Are Tobacco-Infused Cocktails Safe To Drink?



tobacco cocktailsPhoto: Courtesy of Bar Charley.
Smoking in bars may be (mostly) a thing of the past, but drinking tobacco is just getting started. Yes, tobacco. Those dried brown leaves with their unmistakable flavor are now being infused into cocktails for a smoky surprise. Whether that surprise is good or bad depends on a few factors — one of them being if you light up yourself.

But, the type of tobacco used can impact the drink's taste in a major way. NPR talked to a few mixologists who've concocted their own nicotine-tinged cocktails, and pipe tobacco — which usually lacks the 600 or so added ingredients found in cigarettes — seems to be the winner, though clove smokes do make a cameo in one bar's "sweet tea." Sang Yoon of Father's Office in L.A. says there's no hiding tobacco, even if it's sugared up. You still get that cigarette buzz, and it even burns a bit going down. Um, yum?!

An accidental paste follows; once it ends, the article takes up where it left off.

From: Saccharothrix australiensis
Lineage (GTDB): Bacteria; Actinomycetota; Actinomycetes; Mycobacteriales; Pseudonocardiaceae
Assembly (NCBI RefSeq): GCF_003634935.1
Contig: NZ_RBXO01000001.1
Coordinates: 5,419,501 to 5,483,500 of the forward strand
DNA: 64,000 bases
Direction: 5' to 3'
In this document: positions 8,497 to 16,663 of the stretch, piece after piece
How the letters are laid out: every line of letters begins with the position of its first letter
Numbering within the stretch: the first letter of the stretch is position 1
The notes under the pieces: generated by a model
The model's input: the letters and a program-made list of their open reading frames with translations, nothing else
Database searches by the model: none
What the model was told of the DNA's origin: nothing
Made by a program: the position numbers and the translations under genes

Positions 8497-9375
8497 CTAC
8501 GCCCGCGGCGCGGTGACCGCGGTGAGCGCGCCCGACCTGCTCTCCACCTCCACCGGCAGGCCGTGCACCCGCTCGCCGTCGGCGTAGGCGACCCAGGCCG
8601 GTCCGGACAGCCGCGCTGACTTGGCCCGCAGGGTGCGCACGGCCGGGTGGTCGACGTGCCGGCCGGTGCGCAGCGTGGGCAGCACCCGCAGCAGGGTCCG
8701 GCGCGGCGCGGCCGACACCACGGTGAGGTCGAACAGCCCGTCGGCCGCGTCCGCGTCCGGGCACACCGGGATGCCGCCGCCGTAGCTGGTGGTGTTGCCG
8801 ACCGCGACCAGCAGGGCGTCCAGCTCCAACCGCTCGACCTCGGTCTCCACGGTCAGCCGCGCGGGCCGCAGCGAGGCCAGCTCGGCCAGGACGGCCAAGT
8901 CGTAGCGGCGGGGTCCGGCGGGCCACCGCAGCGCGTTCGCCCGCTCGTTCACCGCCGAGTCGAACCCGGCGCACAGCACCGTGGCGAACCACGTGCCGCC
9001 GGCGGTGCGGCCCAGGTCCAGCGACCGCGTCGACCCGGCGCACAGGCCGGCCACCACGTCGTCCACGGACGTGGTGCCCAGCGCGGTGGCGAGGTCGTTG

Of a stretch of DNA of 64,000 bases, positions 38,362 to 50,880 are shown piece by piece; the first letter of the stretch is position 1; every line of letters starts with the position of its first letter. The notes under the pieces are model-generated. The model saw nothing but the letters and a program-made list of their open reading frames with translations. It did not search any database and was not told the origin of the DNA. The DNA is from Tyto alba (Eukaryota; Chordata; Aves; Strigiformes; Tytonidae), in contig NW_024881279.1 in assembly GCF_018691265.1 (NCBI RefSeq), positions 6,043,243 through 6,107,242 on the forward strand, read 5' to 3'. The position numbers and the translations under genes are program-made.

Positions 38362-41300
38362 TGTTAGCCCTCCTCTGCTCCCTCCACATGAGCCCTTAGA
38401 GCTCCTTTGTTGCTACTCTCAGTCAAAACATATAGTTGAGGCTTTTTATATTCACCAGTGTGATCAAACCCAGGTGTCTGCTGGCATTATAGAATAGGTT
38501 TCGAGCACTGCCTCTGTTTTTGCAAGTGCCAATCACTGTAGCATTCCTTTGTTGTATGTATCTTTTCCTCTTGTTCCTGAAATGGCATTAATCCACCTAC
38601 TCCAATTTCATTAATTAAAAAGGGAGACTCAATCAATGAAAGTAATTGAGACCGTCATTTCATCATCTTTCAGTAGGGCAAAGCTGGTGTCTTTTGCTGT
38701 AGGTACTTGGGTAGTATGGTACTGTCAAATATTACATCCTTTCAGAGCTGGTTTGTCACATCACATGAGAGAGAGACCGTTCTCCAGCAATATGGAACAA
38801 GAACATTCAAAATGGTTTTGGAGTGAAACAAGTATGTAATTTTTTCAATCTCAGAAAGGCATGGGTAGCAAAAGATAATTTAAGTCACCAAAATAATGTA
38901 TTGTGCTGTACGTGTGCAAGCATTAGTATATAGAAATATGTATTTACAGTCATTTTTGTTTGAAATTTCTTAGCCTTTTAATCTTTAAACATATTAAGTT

While the trend's been on the rise for a few years, it no longer seems content with its simple status as a speakeasy curiosity, especially now that tobacco vodka (you can even get it in menthol!) and bitters are on the market. So, now anyone can make their own, and that's where things get, well, hazy.

The problem with these infused liquors, according to researcher Stan Glantz of the University of California, San Francisco, is that there's no way of knowing how much tobacco we're drinking. And, too much can definitely be dangerous. Sure, the whole breathing-smoke issue is solved, but the CDC warns that even low concentrations of liquid tobacco can cause tremors and increase heart and respiratory rates, blood pressure, and levels of alertness. And, while very few studies have been conducted about ingesting it, one found that downing more than .5 grams of nicotine — a chemical component naturally found in tobacco — could harm an adult. That's one-tenth of a teaspoon, for all you non-metric speakers.

So, while we don't want to be a buzzkill, we're thinking, until we know more, this top-shelf trend might just need to stay where it's been — out of reach. (NPR)